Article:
• 1 hr 15 min
    Motion: We should always reduce MEV on blockchains (Ed Felten vs. Tushar Jain)

    Motion: We should always reduce MEV on blockchains (Ed Felten vs. Tushar Jain)

    Guests:

    Ed Felten (twitter.com/edfelten)
    Tushar Jain (twitter.com/TusharJain_)


    Host:

    Richard Yan (twitter.com/gentso09)

    Today’s motion is “We should always reduce MEV on blockchains."

    Generally speaking, MEV or Miner Extractable Value is a way for miners to derive additional revenue by executing transactions based on information in the mem pool. For instance, say a miner notices a transaction in the mem pool waiting to be included in a block. Maybe this is a transaction to buy up some cheap Ethereum. The miner can execute that purchase themselves, at the expense of the trader that placed the original order. And of course, this means value got extracted by the miner, transferred from the original trader. This behavior pattern, of course, applies to both miners and validators. Or to all block producers, to be generic.
    The question is, is MEV an inevitability of blockchain systems? Are there ways to reduce it? Are our resources better spent creating systems that reduce as much MEV as possible, or should we acknowledge their existence and try to distribute that MEV more fairly, or at least transparently?
    Our two guests today include a layer-2 founder and a VC well-versed in this area. It will be a great discussion.
    If you’re into crypto and like to hear two sides of the story, be sure to also check out our previous episodes. We’ve featured some of the best known thinkers in the crypto space.

    If you would like to debate or want to nominate someone, please DM me at @blockdebate on Twitter.
    Please note that nothing in our podcast should be construed as financial advice.


    Source of select items discussed in the debate (and supplemental material):
    https://pdaian.com/blog/mev-wat-do/https://multicoin.capital/2021/09/08/tokenizing-mev/https://medium.com/offchainlabs/meva-what-is-it-good-for-de8a96c0e67chttps://docs.flashbots.net/flashbots-protect/overview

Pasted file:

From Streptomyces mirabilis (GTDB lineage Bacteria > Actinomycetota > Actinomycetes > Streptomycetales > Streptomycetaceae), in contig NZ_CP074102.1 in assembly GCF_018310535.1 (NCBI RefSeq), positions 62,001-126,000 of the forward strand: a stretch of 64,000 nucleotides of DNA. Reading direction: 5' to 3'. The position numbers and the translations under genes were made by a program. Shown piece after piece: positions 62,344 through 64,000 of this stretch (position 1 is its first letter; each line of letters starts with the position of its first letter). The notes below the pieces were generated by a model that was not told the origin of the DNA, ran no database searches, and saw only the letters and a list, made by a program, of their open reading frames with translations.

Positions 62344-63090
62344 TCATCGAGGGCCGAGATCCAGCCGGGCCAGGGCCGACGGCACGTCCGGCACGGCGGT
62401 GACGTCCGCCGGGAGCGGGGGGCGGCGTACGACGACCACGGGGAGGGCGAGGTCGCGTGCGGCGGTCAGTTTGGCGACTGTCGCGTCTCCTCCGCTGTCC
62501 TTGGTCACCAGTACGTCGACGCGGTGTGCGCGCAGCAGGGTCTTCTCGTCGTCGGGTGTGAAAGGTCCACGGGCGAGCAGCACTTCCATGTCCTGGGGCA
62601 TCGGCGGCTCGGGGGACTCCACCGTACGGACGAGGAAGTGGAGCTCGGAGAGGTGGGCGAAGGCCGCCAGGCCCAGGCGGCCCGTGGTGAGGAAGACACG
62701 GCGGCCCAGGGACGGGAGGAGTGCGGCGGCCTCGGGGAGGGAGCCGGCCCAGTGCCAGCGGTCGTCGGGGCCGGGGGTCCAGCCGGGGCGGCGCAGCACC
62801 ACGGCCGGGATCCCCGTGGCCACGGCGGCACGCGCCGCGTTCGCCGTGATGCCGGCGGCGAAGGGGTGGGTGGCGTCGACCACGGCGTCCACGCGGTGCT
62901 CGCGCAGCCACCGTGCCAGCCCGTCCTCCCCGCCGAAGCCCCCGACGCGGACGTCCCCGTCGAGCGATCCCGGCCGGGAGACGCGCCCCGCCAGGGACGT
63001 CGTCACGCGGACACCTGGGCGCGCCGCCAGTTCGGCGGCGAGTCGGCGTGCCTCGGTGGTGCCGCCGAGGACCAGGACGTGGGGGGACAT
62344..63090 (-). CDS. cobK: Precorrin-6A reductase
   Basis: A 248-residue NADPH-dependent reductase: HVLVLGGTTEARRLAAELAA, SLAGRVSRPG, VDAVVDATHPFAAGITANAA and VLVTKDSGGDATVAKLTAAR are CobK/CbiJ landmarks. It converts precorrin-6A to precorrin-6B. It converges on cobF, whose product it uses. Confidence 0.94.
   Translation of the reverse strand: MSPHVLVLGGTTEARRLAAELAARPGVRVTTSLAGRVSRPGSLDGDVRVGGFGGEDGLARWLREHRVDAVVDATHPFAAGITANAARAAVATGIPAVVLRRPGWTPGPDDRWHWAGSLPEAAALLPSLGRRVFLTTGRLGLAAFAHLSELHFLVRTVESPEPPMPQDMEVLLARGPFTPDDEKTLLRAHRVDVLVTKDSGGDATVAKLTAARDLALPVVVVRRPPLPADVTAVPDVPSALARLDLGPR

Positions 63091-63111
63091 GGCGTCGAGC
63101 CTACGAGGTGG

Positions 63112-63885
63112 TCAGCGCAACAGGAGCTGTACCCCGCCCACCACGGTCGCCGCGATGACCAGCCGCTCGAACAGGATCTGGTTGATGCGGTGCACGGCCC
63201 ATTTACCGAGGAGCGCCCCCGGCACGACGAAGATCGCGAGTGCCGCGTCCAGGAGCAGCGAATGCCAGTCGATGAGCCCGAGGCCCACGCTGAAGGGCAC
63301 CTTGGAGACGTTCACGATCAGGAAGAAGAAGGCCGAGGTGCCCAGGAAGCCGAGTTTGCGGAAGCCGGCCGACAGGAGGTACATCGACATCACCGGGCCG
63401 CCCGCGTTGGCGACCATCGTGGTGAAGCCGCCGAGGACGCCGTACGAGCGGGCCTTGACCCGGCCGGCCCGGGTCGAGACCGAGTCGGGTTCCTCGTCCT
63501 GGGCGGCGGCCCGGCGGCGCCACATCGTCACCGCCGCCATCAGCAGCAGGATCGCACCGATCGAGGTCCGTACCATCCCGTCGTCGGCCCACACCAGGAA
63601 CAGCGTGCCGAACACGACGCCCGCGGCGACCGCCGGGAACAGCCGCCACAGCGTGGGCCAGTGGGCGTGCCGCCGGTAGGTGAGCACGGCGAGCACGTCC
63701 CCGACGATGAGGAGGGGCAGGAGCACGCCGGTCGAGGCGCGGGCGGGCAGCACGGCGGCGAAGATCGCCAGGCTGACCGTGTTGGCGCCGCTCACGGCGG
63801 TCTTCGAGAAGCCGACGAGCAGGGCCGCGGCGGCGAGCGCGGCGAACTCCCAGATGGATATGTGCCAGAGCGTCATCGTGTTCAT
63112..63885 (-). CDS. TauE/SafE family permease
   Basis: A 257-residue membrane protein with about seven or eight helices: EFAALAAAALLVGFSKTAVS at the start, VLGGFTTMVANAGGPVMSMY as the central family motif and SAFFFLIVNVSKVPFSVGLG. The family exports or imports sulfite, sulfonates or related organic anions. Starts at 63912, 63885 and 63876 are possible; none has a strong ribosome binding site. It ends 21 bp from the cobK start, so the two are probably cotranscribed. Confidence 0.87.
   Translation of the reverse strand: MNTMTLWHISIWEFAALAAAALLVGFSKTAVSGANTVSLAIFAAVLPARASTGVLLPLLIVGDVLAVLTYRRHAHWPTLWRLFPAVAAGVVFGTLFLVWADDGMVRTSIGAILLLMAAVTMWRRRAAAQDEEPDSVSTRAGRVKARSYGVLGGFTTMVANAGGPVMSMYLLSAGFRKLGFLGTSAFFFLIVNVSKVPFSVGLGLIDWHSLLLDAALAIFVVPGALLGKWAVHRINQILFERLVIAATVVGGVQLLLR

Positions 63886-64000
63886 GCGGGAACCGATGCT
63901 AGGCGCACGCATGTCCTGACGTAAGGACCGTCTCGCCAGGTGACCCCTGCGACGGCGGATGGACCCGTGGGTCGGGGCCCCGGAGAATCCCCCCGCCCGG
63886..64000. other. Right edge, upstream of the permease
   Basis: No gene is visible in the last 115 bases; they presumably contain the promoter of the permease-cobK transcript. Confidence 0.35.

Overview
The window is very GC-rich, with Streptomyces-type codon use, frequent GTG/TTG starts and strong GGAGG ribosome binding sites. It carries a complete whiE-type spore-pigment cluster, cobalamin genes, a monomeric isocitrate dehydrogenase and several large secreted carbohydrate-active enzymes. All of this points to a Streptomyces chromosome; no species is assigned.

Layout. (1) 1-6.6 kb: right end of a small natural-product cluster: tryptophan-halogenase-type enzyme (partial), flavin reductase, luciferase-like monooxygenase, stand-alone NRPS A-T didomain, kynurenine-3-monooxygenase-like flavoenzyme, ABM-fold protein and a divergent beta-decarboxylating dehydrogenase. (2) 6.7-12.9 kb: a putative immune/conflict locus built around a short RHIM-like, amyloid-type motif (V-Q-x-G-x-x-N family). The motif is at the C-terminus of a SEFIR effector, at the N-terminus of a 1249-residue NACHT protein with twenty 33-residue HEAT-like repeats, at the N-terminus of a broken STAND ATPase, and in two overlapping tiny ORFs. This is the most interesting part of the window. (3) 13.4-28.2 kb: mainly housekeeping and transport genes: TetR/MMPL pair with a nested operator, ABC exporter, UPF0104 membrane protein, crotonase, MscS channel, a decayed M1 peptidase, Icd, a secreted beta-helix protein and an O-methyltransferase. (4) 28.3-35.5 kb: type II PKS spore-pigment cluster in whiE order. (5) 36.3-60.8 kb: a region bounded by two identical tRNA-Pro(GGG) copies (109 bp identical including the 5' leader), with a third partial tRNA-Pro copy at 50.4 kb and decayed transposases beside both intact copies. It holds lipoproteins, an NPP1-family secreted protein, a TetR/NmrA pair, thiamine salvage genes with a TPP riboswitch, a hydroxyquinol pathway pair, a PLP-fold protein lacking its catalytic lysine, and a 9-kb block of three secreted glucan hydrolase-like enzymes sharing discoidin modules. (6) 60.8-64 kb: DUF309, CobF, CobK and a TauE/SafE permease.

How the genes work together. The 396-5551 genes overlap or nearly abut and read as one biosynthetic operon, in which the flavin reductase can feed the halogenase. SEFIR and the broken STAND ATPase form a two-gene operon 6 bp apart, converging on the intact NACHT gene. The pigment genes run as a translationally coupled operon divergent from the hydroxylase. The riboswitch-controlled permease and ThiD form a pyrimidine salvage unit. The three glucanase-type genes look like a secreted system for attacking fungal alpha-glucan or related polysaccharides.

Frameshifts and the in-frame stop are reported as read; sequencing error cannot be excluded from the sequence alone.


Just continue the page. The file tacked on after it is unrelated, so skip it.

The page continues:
Guest bios:

    Ed Felten is co-founder and chief scientist at Offchain Labs, the inventor of Arbitrum, a layer-2 scaling solution for Ethereum. He was previously a professor of Computer Science at Princeton, and before that the Chief Technologist for the Federal Trade Commission as well as Deputy U.S. Chief Technology Officer at the White House.

    Tushar Jain is co-founder and Managing Partner of Multicoin Capital, one of the most successful crypto funds in the last cycle.

    • 1 hr 9 min
    Motion: Web3 is worse than Web2 (Liron Shapira vs. Kyle Samani)

    Motion: Web3 is worse than Web2 (Liron Shapira vs. Kyle Samani)

    Announcement: I have a new show called “Crypto This Week.” It’s a weekly, five-minute news comedy satire focused on the world of crypto. Check it out on YouTube here: Crypto This Week with Richard Yan

    Guests:

    Liron Shapira (twitter.com/liron)
    Kyle Samani (twitter.com/kylesamani)



    Host:

    Richard Yan (twitter.com/gentso09)

    Today’s motion is “Web3 is worse than Web2.”
    Web3 is a new buzzword that’s generated a lot of excitement, but also a lot of confusion and division. You’ve got plenty of intelligent and reputable individuals on both sides, either advocating it as the future or denouncing it as a delusion.
    Here are two succinct ways I have heard Web3 described:
    Web1 is read-only. Web2 is read-write. Web3 is read-write-own. 
    Read-only as in, static pages served by relatively few content publishers. Read-write as in, explosion of user-generated content, think social media. Web3 as in, users do not only contribute content, they also own that content and can port it from web application to web application.
    Here’s a second way I have heard Web3 articulated. It was from Li Jin’s Means of Creation podcast:
    A mental model for Web3 is a world computer where everyone has access to its data and can change its data.